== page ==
In the 21st century, both employers and employees demand greater flexibility. For businesses, this means that they may need to scale quickly to fulfill a client’s order – and for employees this may be a desire to find additional work to fit around existing commitments. But how can this challenge be met? One new start-up which is aiming to provide a bridge between the two is Catapult, which was co-founded by Oli Johnson. Essentially it does something similar to Uber, and helps employers and employees pair up, so everyone can benefit – with the minimum amount of hassle. To find out more about how it works – we got a chance to ask Oli some questions.

First off, please can you explain what Catapult does?

Catapult is the on-demand hiring platform. It’s a new way for employers to hire temps and seasonal staff that can we on their premises in under an hour. Employees get to set their own hourly rates and build their experience by working for a variety of employers.

Catapult handles all the relevant paperwork, from payroll to contracts, all businesses have to pay is just 10% on hours worked which is competitive against direct employment costs and 75% cheaper than a traditional agency.

What’s your personal background, and what inspired you to start the company?

I was an investment manager but I left the finance industry in 2009 to co-found Rainmaking Loft, a prominent shared working space company with bases in Copenhagen, Berlin and London. Steffen, Ben and I created Catapult in 2015 out of a mutual frustration with the inefficiency and costliness of the current agency staffing model.

And what’s the story of the company from launch until now? How big is the company now?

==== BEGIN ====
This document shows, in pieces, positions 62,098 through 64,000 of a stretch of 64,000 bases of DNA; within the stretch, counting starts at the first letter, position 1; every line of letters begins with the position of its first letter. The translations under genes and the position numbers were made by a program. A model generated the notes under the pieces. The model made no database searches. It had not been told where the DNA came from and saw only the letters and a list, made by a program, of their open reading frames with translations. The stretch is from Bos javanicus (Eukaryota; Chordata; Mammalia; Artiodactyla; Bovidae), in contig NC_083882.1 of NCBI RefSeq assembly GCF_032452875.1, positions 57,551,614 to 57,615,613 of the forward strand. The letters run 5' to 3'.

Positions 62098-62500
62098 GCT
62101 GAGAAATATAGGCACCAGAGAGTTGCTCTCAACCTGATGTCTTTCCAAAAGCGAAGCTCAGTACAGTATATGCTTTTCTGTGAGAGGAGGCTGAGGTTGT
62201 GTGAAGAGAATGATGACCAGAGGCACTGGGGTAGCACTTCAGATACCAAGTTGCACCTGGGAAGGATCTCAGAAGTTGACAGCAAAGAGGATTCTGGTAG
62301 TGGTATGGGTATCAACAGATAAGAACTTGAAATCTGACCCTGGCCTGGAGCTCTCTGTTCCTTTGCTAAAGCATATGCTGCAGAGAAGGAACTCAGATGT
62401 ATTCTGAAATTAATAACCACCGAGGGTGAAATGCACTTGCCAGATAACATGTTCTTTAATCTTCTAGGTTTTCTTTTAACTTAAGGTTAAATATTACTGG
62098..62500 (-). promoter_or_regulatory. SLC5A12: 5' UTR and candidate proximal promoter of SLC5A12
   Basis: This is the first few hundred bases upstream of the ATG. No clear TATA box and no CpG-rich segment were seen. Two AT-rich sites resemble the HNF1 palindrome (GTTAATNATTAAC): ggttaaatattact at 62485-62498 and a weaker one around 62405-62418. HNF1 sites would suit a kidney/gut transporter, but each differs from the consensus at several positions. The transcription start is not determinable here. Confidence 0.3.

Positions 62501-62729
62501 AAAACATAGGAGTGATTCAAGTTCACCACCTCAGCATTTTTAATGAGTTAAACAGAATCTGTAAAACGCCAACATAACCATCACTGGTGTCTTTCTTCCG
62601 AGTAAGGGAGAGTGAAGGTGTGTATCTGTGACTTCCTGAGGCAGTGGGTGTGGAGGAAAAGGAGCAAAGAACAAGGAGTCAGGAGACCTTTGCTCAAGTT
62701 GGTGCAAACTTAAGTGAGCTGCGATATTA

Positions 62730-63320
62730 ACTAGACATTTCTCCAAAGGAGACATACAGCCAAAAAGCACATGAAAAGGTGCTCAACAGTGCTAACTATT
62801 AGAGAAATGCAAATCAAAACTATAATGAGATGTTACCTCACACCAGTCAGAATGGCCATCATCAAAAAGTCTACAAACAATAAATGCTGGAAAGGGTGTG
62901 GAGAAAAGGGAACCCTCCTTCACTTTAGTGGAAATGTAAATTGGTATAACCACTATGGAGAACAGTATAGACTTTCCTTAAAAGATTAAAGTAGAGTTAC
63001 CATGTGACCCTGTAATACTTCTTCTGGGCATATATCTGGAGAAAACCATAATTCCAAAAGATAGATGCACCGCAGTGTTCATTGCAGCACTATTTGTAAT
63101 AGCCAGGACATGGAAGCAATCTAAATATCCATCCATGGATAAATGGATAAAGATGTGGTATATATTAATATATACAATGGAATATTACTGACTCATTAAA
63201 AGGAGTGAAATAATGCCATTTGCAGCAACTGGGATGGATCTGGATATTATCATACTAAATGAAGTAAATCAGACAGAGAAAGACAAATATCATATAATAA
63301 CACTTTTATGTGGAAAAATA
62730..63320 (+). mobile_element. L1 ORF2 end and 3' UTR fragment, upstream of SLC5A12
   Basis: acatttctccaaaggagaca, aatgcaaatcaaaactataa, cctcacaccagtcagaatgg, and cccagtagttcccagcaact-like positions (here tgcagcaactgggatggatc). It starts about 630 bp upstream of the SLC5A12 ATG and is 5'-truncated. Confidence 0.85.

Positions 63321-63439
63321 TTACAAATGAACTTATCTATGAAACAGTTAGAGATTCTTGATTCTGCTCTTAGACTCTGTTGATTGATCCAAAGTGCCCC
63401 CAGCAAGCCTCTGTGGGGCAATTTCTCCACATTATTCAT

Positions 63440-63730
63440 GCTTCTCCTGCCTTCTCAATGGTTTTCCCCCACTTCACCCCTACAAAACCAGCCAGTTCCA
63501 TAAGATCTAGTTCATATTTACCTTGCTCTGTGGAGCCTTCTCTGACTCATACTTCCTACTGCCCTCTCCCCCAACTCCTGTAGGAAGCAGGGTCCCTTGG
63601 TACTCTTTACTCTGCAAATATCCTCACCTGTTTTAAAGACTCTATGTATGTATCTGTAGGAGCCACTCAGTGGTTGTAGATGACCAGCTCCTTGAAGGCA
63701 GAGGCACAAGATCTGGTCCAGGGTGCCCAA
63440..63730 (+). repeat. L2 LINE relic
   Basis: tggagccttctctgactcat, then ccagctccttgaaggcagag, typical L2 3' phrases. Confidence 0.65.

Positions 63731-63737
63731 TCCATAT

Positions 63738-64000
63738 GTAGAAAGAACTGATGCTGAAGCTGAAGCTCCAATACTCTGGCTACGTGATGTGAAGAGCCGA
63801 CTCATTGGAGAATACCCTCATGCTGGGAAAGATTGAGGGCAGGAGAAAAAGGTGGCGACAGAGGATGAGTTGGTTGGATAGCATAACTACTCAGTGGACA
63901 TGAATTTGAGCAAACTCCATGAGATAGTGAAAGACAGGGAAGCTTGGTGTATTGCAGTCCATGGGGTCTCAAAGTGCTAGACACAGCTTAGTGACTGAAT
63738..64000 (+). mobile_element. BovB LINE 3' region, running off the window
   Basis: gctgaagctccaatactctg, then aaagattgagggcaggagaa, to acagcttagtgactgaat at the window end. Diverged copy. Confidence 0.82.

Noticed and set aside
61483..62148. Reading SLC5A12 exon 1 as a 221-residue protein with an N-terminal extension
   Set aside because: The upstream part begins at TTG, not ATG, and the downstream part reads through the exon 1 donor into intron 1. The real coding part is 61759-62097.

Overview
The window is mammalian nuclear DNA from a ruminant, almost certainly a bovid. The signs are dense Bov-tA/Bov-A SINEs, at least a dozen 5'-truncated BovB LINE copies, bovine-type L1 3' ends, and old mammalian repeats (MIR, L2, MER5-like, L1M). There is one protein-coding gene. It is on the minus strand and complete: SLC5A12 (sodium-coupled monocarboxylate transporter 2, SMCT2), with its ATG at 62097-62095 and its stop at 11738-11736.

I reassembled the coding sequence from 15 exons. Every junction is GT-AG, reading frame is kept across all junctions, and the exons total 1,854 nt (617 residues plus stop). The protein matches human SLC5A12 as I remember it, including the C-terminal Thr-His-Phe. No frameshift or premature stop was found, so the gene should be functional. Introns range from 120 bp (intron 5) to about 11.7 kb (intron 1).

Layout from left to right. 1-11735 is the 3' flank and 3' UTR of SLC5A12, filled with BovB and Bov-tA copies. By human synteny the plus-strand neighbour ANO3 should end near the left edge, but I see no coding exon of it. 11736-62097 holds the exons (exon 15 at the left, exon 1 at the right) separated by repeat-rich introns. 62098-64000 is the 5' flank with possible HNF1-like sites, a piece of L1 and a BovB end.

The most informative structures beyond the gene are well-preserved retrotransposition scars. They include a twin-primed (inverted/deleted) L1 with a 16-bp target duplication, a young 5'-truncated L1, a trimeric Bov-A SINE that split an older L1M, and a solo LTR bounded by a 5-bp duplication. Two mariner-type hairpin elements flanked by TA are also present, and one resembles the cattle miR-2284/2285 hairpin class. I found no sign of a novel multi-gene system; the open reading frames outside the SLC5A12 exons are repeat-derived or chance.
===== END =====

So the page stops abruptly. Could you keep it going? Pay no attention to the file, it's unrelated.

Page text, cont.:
Catapult was formed with the aim to transform the agency staffing model by replacing annoying consultants with technology. We were funded by a long list of both angels and institutional investors before even launching the company; investors believed in our vision from the start. We can cut recruitment costs by 75% and provide true flexibility to both businesses and people looking for temporary employment. To date our unique proposition has really taken off and we received seed funding of £1 million in January 2016. Catapult currently employs 15 people and we plan to expand the team in the near future.

How does the experience work for employees on the other end? How do they get paid? Is tax taken care of?

Temporary workers can sometimes be the most vulnerable part of the workforce. This means that there’s an even greater onus to treat them well. We strive hard to do this. For example, we give the candidates the ability to rate employers so we can ensure that we’re only working with the best businesses. As I’ve said, Catapult handles all the relevant paperwork for employees to work for an employer on our platform. Employees get paid on average 10 days after they complete a shift and their tax affairs with Catapult are the same as with other employers, i.e. national insurance and taxes are collected via PAYE.

How have you (or how do you plan to) solve the chicken/egg problem of needing to attract both businesses and temporary staff to the platform? What’s the plan for reaching both of these audiences?

What we’re building is a totally new approach to temporary staffing and having to change established behaviours is very challenging, on both sides of the employment equation.